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History Film / Scrooge1970

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** Scrooge is pretty much full of these, such as when he chides his debtors that they knew the terms of their deals and when they were due and it's not his fault they've been giving people deals or charity when they had their own bills to pay, or when he lambastes the charity-seekers for being insincere and lying about knowing Marley to get money out of him. His best one might be "There is nothing on which [the world] is so hard as poverty, and there is nothing it professes to condemn with such severity as the pursuit of wealth!"

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*** He also refers to the Cratchet house as "The lavish home of Sir Robert Cratchet, Esquire."

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** Jacob Marley is arguably the snarkiest character in the film especially during the Hell scene as he is very sarcastic towards Scrooge and seems to seems to enjoy toying and taunting Scrooge. For example he sarcastically welcomes Scrooge to his new ‘office’ and literally tells Scrooge that his ‘chains’ are quite huge before sarcastically wishes him a Merry Christmas.
** The boys who follow and tease Scrooge also fall into this trope. For example near the start of the film the eldest boy sarcastically calls Scrooge ‘Father Christmas’ and another boy jokes that Father Christmas will send his regards to Scrooge as well.


* TooSpicyForYogSogoth: Scrooge is so nasty that the milk of human kindness wears off when he sees Harry's party games and starts to insult the guests, and the Ghost suggests he drink some more.

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* TooSpicyForYogSogoth: TooSpicyForYogSothoth: Scrooge is so nasty that the milk of human kindness wears off when he sees Harry's party games and starts to insult the guests, and the Ghost suggests he drink some more.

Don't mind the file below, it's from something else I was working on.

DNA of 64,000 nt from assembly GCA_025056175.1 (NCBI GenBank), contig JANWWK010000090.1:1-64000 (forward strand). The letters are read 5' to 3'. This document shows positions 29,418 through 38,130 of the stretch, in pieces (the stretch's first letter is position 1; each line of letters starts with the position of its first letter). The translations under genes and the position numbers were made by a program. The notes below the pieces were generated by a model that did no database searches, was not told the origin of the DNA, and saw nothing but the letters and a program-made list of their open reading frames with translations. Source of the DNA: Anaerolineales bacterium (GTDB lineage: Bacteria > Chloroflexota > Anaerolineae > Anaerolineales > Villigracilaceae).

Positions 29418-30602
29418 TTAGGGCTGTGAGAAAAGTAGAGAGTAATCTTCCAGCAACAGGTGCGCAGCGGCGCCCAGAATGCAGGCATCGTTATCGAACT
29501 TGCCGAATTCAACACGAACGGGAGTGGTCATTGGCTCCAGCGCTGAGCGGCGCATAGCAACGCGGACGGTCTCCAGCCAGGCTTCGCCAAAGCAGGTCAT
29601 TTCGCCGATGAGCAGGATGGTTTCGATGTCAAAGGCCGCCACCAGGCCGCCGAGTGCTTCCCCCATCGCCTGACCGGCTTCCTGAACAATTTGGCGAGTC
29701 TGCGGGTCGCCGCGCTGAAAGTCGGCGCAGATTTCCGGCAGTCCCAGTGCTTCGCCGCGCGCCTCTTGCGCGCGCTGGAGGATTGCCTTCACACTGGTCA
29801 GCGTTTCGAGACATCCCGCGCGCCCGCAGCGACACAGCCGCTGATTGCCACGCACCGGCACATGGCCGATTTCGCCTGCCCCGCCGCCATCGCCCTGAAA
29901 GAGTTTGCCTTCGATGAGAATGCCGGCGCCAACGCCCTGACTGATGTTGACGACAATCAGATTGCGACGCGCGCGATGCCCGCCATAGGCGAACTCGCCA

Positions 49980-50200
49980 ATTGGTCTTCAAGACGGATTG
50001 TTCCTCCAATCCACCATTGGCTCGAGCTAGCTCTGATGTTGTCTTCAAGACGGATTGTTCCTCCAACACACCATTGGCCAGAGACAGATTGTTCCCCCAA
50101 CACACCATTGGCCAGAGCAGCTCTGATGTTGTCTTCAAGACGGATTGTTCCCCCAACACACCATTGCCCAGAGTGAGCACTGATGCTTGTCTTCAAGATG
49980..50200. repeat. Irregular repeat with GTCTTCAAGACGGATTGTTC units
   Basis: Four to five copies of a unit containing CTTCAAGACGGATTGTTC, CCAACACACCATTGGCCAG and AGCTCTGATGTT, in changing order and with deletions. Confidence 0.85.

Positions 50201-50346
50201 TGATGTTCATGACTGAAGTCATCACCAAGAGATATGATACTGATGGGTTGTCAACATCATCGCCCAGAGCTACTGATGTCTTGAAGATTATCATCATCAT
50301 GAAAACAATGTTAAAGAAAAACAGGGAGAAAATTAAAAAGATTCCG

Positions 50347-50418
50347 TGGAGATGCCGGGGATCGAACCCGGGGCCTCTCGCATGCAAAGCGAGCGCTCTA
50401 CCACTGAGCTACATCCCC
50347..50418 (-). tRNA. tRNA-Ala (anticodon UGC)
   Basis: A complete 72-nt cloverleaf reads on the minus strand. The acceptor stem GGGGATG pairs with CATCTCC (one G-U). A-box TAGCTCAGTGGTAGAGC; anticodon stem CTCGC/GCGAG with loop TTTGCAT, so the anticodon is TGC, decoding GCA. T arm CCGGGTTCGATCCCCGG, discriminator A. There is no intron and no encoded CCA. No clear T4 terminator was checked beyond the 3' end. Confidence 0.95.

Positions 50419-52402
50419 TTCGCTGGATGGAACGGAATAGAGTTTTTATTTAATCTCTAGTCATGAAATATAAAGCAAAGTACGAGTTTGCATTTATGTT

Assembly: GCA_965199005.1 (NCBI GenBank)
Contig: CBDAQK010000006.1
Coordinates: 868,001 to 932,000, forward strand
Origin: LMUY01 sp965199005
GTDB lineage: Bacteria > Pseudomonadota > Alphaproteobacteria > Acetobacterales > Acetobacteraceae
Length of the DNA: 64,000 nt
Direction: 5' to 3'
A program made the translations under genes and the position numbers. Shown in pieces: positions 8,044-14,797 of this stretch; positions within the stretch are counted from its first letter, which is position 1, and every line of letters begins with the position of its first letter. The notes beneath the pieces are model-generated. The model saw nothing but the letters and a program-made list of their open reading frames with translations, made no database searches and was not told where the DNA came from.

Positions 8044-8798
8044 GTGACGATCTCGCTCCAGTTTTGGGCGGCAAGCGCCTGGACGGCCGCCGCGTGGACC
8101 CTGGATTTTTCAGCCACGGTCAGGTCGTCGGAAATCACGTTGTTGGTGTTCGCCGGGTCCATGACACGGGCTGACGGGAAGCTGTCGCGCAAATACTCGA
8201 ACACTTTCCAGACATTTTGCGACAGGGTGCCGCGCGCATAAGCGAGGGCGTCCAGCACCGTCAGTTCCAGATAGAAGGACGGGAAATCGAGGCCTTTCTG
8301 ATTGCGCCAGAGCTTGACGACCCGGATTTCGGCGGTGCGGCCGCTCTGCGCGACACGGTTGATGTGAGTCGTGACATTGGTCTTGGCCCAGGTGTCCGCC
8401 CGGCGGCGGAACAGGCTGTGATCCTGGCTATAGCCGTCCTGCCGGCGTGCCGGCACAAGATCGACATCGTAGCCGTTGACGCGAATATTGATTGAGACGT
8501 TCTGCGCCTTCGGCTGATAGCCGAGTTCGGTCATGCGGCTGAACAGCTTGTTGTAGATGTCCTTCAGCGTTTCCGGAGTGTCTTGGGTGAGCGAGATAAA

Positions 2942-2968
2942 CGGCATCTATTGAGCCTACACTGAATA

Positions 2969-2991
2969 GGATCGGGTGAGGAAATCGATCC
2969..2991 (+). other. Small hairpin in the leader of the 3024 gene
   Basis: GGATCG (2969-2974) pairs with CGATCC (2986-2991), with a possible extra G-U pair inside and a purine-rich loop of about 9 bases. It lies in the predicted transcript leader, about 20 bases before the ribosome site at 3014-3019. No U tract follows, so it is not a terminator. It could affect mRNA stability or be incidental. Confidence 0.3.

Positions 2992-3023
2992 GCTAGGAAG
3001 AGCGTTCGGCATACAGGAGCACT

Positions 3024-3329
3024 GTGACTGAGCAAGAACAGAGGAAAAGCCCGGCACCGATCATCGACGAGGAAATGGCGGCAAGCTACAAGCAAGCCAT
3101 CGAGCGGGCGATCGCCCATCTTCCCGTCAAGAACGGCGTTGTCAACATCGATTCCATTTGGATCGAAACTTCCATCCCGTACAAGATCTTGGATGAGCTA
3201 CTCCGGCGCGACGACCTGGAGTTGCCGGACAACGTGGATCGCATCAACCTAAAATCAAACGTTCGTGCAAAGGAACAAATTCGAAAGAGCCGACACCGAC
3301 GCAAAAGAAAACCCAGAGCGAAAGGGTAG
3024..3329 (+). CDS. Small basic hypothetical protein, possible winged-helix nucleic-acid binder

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* DestroyTheEvidence: Apparently, the only record of Scrooge's small business loans with the common folk in Camden Town is in the little black book he carries around. Tom Jenkins destroys it to general acclaim at the start of the funeral scene to free everyone from their debts, and when Scrooge turns a new leaf, he rips it up himself.

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* FallingInLoveMontage: "Happiness" is a recap of various points in Scrooge's courtship of Isabelle. Two scenes later is the recap of the breakup.

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* BlackComedy: In the future scene, Scrooge's debtors sing a very cheerful song about how happy they are that he's dead, and some of them even dance on his coffin.


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* LargeHam: Alec Guinness as Jacob Marley.


* StealthPun:"Thank You Very Much" contains the line "what our friend has done for us today". Tom Jenkins' cockney accent makes it sound like he said "to die", which, given the "good riddance to Scrooge" meaning of the song, fits perfectly.

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* StealthPun:"Thank You Very Much" contains the line "what our friend has done for us today". Tom Jenkins' cockney accent makes it sound like he said "to die", which, given the "good riddance to Scrooge" meaning of the song, fits perfectly.

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* ImprobableAimingSkills: In one scene during the Christmas Past segment, Isabel nocks an arrow on the wrong side of her bow and hits a bullseye. Immediately afterwards, Scrooge nocks his arrow correctly and his aim is much worse.

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* RelatedInTheAdaptation: In the book, there is no mention of any of Belle’s family. Here, Isabel is Fezziwig’s daughter.


* SupremeChef: Even pre-reformation Scrooge can't deny that Tom Jenkins' soup tastes amazing, taking a cup with him to go.


* TheFunInFuneral: Everyone who owes Scrooge money shows up to his funeral. They start the wake a bit early, with one guy even dancing on his coffin.

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* TheFunInFuneral: Everyone who owes Scrooge money shows up to his funeral. They start the wake a bit early, with one guy even dancing Tom Jenkins leading a dance on his coffin.the coffin during the funeral procession.


* CallBack: When Bob Cratchit buys his family goose from the poulterer, the prize turkey is hanging in the front of the shop. Bob mentions he bought "the finest bird in the shop," while looking at it.

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* CallBack: When Bob Cratchit buys his family goose from the poulterer, the prize turkey is hanging in the front of the shop. Bob mentions he bought "the finest bird in the shop," shop[[note]]for one and tenpence, anyway[[/note]]," while looking at it.

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* DancePartyEnding: The final musical number, with the reprises of "I Like Life", "Father Christmas" and "Thank You Very Much", grows into a massive crowd dancing through the streets of London.


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* FriendToAllChildren: Scrooge becomes this at the end of the movie -- he even remarks to himself, "I think I'm going to like children."

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